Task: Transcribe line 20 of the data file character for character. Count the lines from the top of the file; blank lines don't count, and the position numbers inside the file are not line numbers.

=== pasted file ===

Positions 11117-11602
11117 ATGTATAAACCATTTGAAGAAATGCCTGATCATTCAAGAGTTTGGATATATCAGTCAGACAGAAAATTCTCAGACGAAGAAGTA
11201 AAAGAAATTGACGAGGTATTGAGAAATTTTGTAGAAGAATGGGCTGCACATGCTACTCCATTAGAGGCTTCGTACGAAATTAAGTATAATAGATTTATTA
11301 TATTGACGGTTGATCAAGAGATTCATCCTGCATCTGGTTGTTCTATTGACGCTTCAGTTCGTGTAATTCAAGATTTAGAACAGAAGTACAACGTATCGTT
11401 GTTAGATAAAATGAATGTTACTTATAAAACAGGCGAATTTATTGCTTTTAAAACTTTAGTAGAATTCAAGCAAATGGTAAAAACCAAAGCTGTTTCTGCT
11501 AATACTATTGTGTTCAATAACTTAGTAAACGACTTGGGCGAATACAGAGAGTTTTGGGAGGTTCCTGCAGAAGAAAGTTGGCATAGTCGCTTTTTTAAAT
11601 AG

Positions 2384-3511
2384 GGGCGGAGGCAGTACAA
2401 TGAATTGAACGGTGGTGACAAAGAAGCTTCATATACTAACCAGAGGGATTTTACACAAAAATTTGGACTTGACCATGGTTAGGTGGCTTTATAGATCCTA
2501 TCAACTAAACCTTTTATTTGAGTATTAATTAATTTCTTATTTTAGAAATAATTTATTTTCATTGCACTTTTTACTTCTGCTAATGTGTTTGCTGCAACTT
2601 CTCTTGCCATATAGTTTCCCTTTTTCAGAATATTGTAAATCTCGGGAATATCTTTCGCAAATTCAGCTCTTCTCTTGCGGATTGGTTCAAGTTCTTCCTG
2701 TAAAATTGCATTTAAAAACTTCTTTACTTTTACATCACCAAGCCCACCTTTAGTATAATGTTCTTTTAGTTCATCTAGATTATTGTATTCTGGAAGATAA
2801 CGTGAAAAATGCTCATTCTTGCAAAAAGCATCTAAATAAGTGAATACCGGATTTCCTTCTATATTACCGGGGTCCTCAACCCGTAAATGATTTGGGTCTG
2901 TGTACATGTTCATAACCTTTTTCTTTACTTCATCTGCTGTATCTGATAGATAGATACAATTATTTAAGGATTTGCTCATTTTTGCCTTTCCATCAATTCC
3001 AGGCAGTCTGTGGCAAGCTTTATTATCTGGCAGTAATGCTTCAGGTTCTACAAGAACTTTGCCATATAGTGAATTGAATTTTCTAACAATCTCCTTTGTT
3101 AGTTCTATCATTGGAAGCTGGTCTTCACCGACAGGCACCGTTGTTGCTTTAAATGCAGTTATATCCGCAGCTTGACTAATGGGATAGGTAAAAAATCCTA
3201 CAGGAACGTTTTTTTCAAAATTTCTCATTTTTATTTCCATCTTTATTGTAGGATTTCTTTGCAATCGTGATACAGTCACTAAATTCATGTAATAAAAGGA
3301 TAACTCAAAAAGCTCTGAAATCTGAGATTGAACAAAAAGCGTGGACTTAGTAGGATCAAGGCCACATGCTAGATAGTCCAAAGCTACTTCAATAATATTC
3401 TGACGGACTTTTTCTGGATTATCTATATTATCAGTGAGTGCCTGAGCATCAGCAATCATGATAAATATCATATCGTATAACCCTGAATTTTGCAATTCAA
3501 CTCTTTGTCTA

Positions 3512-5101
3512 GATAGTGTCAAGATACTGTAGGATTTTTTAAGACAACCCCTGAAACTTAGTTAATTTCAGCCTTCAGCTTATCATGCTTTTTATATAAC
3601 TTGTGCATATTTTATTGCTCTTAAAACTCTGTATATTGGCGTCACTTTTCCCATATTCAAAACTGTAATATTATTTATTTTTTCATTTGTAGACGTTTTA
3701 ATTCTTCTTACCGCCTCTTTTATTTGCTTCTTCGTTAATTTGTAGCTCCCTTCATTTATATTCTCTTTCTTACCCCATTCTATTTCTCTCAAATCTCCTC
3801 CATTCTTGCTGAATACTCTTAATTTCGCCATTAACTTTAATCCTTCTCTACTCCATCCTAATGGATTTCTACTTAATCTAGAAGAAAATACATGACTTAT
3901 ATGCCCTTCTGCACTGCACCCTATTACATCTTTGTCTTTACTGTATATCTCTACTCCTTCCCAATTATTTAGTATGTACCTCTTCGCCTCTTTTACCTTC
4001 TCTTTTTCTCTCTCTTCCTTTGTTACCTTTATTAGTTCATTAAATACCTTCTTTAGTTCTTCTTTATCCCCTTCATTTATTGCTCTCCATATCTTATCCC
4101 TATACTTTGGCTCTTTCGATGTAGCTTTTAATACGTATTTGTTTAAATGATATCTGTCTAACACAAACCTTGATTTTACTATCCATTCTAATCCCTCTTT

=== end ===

3401 TGACGGACTTTTTCTGGATTATCTATATTATCAGTGAGTGCCTGAGCATCAGCAATCATGATAAATATCATATCGTATAACCCTGAATTTTGCAATTCAA